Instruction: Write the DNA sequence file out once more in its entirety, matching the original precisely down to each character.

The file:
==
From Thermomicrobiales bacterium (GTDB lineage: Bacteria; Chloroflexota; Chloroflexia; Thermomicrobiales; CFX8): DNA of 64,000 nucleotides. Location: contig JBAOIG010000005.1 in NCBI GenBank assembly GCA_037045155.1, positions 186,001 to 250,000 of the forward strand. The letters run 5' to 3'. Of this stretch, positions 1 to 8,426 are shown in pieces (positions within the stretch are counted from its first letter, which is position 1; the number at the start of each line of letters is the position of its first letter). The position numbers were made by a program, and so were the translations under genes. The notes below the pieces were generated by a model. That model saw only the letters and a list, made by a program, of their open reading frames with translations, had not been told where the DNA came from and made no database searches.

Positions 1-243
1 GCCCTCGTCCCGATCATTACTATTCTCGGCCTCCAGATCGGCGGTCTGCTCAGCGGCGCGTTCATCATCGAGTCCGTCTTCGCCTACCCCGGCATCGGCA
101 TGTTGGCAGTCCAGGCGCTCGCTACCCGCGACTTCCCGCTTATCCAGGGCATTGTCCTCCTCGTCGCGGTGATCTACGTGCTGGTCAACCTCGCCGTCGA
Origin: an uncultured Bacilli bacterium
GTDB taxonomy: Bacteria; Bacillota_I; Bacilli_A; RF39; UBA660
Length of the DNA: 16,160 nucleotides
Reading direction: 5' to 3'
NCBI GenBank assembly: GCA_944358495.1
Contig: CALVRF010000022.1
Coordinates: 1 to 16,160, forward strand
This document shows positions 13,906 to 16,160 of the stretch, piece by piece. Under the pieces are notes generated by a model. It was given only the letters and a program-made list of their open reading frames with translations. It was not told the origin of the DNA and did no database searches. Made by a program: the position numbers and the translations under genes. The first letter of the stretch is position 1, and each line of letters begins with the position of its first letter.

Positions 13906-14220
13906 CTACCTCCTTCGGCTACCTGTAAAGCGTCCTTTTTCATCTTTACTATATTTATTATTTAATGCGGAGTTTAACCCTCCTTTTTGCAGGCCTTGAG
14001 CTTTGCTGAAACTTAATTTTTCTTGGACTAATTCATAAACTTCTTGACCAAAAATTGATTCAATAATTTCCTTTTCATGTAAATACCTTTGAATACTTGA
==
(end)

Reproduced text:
From Thermomicrobiales bacterium (GTDB lineage: Bacteria; Chloroflexota; Chloroflexia; Thermomicrobiales; CFX8): DNA of 64,000 nucleotides. Location: contig JBAOIG010000005.1 in NCBI GenBank assembly GCA_037045155.1, positions 186,001 to 250,000 of the forward strand. The letters run 5' to 3'. Of this stretch, positions 1 to 8,426 are shown in pieces (positions within the stretch are counted from its first letter, which is position 1; the number at the start of each line of letters is the position of its first letter). The position numbers were made by a program, and so were the translations under genes. The notes below the pieces were generated by a model. That model saw only the letters and a list, made by a program, of their open reading frames with translations, had not been told where the DNA came from and made no database searches.

Positions 1-243
1 GCCCTCGTCCCGATCATTACTATTCTCGGCCTCCAGATCGGCGGTCTGCTCAGCGGCGCGTTCATCATCGAGTCCGTCTTCGCCTACCCCGGCATCGGCA
101 TGTTGGCAGTCCAGGCGCTCGCTACCCGCGACTTCCCGCTTATCCAGGGCATTGTCCTCCTCGTCGCGGTGATCTACGTGCTGGTCAACCTCGCCGTCGA
Origin: an uncultured Bacilli bacterium
GTDB taxonomy: Bacteria; Bacillota_I; Bacilli_A; RF39; UBA660
Length of the DNA: 16,160 nucleotides
Reading direction: 5' to 3'
NCBI GenBank assembly: GCA_944358495.1
Contig: CALVRF010000022.1
Coordinates: 1 to 16,160, forward strand
This document shows positions 13,906 to 16,160 of the stretch, piece by piece. Under the pieces are notes generated by a model. It was given only the letters and a program-made list of their open reading frames with translations. It was not told the origin of the DNA and did no database searches. Made by a program: the position numbers and the translations under genes. The first letter of the stretch is position 1, and each line of letters begins with the position of its first letter.

Positions 13906-14220
13906 CTACCTCCTTCGGCTACCTGTAAAGCGTCCTTTTTCATCTTTACTATATTTATTATTTAATGCGGAGTTTAACCCTCCTTTTTGCAGGCCTTGAG
14001 CTTTGCTGAAACTTAATTTTTCTTGGACTAATTCATAAACTTCTTGACCAAAAATTGATTCAATAATTTCCTTTTCATGTAAATACCTTTGAATACTTGA